Written by Ray Coman
The 2012 budget has introduced tax measures and outlined proposals to advantage small and medium sized businesses, increase the taxation for the wealthiest homebuyers and reduce tax for people on the lowest incomes.
The decrease in the 50% rate to 45% on incomes over £150,000 will take effect after the 6 April 2013. There is a corresponding decrease in the top rate for dividends to 37.5%. Due to the tax credit, the effective rate of tax on dividends which take income over 150,000 will reduce from 36.5% to 31.25%.
For top earners the announcement presents an opportunity to defer income to April 2013 through planning, say, on pension contributions, extraction of business profits, remuneration and investment in income producing assets.
The personal allowance will increase from £7,475 to £8,105 on 6 April 2012 and to £9,205 on 6 April 2013. There will be a corresponding decrease in the basic rate band from £35,000 to £34,370 on 6 April 2012. However, the basic rate band will decrease to £32,245 from 6 April 2013. The outcome will be a reduction in the level of income before reaching higher rate tax for 2013/14. Currently, incomes are not taxed at the higher rate until they reach £42,475, however this will fall to £41,450 from 6 April 2013.
The raise in the personal allowance also lifts the income level at which it is withdrawn. The personal allowance reduces by £1 for every £2 of income over £100,000, so that the allowance would not be fully abated until income reaches £116,210 for 2012/3 and £118,410 for 2013/14.
The age related allowances will also be fixed at their current levels until they eventually align with the increasing personal allowance. Currently, people above 70 with higher incomes do not benefit from the extra allowance which is withdrawn by £1 for every £2 that the allowance exceeds £24,000. The new measures will therefore affect the lower income by freezing the allowance against inflation.
With effect from 22 March, the government has lifted the stamp duty land tax (SDLT) from 5% to 7% on properties with a value over £2 million. A SDLT rate of 15% will be applied to these expensive properties acquired through companies, including overseas companies, trusts and other structures. This is a method previously used by wealthy individuals to avoid stamp duty. The government also proposes to introduce an annual charge to existing structures used to purchase properties valued over £2 million.
The chancellor also intends to make non-UK companies subject to capital gains tax on the sale of UK residential properties.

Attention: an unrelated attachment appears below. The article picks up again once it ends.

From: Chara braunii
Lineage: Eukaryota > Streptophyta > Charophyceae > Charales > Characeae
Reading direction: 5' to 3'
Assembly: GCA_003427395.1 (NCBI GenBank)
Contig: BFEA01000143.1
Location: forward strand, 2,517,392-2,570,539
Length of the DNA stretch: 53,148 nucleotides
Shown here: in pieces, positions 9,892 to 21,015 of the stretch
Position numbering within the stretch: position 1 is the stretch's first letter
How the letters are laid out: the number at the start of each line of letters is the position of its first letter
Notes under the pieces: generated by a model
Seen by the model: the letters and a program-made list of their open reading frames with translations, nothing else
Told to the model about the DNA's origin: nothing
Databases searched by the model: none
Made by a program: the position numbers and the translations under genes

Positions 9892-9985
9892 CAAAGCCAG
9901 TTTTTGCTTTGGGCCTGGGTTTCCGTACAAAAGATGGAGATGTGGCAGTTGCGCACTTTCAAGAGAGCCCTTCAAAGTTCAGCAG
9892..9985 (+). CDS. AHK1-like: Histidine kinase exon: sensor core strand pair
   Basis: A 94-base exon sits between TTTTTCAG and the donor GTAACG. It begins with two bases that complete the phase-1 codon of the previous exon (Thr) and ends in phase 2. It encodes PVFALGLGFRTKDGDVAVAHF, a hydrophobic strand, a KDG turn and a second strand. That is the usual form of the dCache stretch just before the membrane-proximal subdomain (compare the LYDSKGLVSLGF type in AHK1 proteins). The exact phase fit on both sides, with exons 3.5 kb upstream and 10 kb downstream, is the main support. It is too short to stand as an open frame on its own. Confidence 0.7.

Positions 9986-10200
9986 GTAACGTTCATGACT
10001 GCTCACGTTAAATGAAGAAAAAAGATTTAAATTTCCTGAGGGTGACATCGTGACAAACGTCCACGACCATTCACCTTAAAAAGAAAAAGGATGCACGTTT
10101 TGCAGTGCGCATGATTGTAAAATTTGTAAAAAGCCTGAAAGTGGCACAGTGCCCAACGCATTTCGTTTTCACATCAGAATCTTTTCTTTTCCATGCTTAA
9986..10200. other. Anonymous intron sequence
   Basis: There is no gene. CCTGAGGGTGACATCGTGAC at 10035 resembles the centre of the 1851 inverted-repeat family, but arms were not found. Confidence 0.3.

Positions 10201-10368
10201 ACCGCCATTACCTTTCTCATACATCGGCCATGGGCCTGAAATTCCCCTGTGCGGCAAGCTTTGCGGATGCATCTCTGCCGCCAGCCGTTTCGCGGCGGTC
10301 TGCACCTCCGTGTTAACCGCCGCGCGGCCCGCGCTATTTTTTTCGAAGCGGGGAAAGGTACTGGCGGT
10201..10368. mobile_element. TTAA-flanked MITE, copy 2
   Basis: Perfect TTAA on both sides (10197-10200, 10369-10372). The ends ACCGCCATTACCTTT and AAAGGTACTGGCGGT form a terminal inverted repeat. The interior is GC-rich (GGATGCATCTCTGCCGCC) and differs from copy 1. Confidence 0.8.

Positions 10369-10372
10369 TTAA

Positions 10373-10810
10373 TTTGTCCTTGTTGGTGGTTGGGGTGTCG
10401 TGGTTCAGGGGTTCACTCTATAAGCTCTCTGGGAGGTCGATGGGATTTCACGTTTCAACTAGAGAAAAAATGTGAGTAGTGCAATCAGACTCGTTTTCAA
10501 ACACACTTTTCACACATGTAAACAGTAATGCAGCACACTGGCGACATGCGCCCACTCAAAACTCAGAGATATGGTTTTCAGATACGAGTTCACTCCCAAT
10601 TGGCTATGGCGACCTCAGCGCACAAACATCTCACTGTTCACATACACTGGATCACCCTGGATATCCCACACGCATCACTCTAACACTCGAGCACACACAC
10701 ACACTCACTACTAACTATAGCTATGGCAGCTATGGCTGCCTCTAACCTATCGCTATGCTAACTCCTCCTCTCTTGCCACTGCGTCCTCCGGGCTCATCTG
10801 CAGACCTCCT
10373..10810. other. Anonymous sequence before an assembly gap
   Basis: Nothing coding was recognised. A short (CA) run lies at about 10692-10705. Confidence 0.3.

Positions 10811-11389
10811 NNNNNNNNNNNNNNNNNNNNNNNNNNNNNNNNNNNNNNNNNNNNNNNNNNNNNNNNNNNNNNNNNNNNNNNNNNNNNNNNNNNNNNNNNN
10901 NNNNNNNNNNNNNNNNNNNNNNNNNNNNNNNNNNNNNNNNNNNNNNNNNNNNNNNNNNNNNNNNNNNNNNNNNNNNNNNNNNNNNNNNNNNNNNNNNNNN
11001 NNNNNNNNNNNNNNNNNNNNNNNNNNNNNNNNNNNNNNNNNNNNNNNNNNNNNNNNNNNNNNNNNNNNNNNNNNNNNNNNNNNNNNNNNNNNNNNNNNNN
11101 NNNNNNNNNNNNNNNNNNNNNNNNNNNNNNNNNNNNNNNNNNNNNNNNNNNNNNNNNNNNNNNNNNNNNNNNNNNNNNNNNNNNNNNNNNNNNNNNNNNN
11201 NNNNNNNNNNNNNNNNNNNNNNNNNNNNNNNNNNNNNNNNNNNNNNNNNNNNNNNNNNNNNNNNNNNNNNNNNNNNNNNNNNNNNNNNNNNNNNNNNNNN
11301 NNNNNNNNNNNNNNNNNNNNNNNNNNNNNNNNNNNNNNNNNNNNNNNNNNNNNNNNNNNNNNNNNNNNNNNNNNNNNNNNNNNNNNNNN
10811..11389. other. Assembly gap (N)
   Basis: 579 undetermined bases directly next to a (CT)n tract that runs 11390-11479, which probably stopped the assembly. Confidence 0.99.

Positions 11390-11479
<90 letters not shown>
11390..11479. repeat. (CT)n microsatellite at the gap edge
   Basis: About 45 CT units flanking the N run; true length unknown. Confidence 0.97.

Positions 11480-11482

The registration limit for VAT will be increased from £73,000 to £77,000 of turnover from 1 April 2012. The limit for simplified reporting of profits on Tax Returns, also known as three line accounts, will be aligned with the new VAT limits. Businesses which are not established in the UK currently trading below the registration limit may be required to register, as the turnover test for these businesses will be eliminated from 1 December 2012.
The government has opened a consultation on a cash basis for calculating tax which is expected to apply to unincorporated business with turnover below the VAT threshold. A similar scheme of cash accounting is already available to VAT registered businesses with a turnover under £1.6 million. Through the scheme businesses account for VAT based on cash paid and received rather than when income is accrued. The scheme prevents small businesses from being out of pocket to HMRC and gives immediate relief from bad debt. A similar measure for calculating other tax applicable to small businesses could offer similar benefits. The scheme also has the potential to significantly reduce the accounting burden for business owners.
The value of shares that can be granted under the Enterprise Management Incentive Scheme is set to increase to £250,000, up from £120,000. The measure, which allows employees to exercise shares in their company without any charge to income tax, will improve the incentive available to key staff in small and medium sized businesses. The government also intends to extend entrepreneur’s relief to gains on shares acquired through the Enterprise Management Incentive scheme. Both the above announcements aim to benefit unquoted companies that meet the requirements.
The full rate of corporation tax will fall from 1 April 2012 to 24%. This is 1% lower than previously announced. The small companies’ rate remains at 20%.
Coman & Co. Ltd. are chartered tax advisers and specialist accountants for individuals and business owners. Please contact us if you have any further enquiries.